Indonesia's National Disaster Mitigation Agency says the death toll from flooding in Papua province has risen to 112.
Torrential rain triggered flash flooding and landslides over a week ago, causing Lake Sentani in Jayapura regency to overflow and numerous rivers to burst.
The Disaster Agency spokesman Sutopo Purwo Nugroho said 16,783 people had been affected by the flooding
Almost 4000 of them had taken up shelter at about 30 refuge points around Sentani and nearby Jayapura, Papua's capital.
He said the search was ongoing for about 90 people still missing, while over 100 people were seriously injured by the disaster.
But with continuing rain adding to surface flooding in recent days, Indonesia's military and police forces are still assisting response teams in evacuating affected communities.
The joint command post for emergency relief efforts told media the current focus is opening transport access to get aid distribution to those in need.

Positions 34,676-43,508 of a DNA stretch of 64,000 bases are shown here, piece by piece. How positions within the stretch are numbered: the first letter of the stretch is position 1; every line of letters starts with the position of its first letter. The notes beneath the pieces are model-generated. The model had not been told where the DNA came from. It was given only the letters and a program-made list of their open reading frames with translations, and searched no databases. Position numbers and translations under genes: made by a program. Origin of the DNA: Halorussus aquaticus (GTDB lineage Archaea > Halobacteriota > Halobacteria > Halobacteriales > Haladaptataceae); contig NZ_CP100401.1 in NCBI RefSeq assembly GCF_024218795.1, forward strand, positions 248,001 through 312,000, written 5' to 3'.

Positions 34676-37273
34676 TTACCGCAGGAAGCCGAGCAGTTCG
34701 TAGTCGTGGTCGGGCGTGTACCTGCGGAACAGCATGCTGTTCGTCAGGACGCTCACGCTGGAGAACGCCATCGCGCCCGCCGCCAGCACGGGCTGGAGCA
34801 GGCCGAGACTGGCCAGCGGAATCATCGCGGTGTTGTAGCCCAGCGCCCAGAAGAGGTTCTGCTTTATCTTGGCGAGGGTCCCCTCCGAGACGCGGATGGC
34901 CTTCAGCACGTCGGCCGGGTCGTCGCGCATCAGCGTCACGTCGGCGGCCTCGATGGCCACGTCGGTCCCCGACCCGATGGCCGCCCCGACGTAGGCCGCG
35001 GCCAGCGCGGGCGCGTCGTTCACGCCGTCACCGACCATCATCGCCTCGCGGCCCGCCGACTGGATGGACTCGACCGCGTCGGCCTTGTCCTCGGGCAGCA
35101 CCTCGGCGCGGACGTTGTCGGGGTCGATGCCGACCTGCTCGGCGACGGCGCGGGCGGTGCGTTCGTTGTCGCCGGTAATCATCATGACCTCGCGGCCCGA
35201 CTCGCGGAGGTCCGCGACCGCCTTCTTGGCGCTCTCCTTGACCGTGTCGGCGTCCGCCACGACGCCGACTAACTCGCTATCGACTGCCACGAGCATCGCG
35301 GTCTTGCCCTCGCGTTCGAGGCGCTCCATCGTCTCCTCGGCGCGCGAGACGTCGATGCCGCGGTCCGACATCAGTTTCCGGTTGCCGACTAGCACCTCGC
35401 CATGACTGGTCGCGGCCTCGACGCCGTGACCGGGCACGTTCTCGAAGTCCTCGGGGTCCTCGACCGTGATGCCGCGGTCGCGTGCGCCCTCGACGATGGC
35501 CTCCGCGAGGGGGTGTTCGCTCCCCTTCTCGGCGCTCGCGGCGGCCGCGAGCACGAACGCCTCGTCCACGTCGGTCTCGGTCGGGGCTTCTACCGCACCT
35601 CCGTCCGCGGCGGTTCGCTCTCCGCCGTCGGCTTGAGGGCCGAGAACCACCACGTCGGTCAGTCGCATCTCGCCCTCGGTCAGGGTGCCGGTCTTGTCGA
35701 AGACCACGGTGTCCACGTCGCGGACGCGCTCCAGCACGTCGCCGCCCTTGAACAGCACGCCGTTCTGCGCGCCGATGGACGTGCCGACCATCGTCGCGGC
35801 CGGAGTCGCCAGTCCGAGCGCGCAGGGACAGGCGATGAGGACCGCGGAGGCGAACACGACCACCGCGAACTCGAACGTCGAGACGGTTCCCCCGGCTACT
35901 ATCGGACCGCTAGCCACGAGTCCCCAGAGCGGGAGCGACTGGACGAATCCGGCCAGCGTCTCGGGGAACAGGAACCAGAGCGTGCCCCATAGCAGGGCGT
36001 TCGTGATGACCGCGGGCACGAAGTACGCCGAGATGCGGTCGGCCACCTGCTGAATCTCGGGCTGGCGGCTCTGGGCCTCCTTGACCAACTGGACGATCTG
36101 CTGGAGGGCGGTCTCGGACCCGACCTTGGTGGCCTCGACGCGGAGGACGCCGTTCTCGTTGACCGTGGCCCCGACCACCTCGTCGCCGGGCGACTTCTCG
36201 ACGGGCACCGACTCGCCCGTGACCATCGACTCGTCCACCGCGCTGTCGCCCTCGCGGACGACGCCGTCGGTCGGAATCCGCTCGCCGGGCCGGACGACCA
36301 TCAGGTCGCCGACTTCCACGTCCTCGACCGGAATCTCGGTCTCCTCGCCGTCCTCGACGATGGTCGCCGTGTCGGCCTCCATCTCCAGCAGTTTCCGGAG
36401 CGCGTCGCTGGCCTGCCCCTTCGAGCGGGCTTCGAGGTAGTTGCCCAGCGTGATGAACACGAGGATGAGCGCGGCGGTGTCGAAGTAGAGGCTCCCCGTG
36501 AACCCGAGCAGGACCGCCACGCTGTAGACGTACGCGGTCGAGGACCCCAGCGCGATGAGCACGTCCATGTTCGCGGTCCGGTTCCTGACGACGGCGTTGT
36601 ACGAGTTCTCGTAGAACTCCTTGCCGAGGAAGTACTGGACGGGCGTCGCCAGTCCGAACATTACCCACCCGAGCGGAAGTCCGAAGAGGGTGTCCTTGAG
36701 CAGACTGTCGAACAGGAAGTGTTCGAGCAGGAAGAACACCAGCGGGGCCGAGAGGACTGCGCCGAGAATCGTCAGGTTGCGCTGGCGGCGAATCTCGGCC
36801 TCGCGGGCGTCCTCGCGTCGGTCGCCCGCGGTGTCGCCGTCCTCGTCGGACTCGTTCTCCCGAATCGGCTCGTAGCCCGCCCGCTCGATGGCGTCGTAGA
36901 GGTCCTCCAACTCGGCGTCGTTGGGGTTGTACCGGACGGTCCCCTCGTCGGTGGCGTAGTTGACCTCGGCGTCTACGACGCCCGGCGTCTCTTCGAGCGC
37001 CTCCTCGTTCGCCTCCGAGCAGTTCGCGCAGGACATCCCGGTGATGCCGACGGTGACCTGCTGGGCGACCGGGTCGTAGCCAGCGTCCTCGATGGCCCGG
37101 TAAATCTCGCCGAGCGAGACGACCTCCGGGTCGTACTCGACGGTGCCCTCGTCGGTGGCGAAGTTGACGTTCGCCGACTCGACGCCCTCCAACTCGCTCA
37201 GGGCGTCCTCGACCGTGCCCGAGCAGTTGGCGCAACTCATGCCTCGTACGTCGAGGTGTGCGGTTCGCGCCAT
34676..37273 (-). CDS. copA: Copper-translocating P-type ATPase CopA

This involves clearing roads of debris, mud and rubble, and rebuilding temporary bridges.
According to the Disaster Agency, the flooding disaster damaged 357 houses, over 100 buildings, four bridges, eight school buildings, five religious buildings and other infrastructures facilities.
Local and national government officials have pointed blame at deforestation and land clearance for the flooding.
"Incessant heavy rains in the Cyclops mountainous area, whose condition had degraded, caused flash floods in Jayapura District and the surrounding areas," Mr Sutopo noted.
Papua Governor Lukas Enembe said communities living in the disaster-affected part of the Cyclops Mountain area would be relocated as part of a plan approved by Indonesia's president Joko Widodo.
Meanwhile, Indonesian media is reporting that persistent heavy rain has also triggered destructive flooding in West Papua province.
In particular, Manokwari district has experienced bridge collapses, and several homes have been hit by landslides and swept away.